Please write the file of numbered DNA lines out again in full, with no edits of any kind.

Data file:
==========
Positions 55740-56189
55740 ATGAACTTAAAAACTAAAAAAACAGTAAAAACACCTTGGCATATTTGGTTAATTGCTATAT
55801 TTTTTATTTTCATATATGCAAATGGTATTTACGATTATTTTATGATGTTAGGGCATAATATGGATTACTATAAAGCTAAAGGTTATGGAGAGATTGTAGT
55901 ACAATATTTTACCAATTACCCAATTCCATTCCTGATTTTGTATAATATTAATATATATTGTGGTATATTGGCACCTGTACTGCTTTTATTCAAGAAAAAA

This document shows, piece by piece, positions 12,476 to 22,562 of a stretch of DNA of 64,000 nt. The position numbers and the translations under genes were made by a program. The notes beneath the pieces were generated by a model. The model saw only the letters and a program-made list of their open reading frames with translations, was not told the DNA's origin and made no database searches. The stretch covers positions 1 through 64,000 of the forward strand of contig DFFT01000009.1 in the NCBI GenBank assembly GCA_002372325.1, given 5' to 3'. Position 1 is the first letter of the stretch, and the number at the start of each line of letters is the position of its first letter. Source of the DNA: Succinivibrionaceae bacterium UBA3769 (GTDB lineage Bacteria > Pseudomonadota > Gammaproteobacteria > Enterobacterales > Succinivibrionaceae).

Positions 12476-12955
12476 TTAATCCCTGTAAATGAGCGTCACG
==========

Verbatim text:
Positions 55740-56189
55740 ATGAACTTAAAAACTAAAAAAACAGTAAAAACACCTTGGCATATTTGGTTAATTGCTATAT
55801 TTTTTATTTTCATATATGCAAATGGTATTTACGATTATTTTATGATGTTAGGGCATAATATGGATTACTATAAAGCTAAAGGTTATGGAGAGATTGTAGT
55901 ACAATATTTTACCAATTACCCAATTCCATTCCTGATTTTGTATAATATTAATATATATTGTGGTATATTGGCACCTGTACTGCTTTTATTCAAGAAAAAA

This document shows, piece by piece, positions 12,476 to 22,562 of a stretch of DNA of 64,000 nt. The position numbers and the translations under genes were made by a program. The notes beneath the pieces were generated by a model. The model saw only the letters and a program-made list of their open reading frames with translations, was not told the DNA's origin and made no database searches. The stretch covers positions 1 through 64,000 of the forward strand of contig DFFT01000009.1 in the NCBI GenBank assembly GCA_002372325.1, given 5' to 3'. Position 1 is the first letter of the stretch, and the number at the start of each line of letters is the position of its first letter. Source of the DNA: Succinivibrionaceae bacterium UBA3769 (GTDB lineage Bacteria > Pseudomonadota > Gammaproteobacteria > Enterobacterales > Succinivibrionaceae).

Positions 12476-12955
12476 TTAATCCCTGTAAATGAGCGTCACG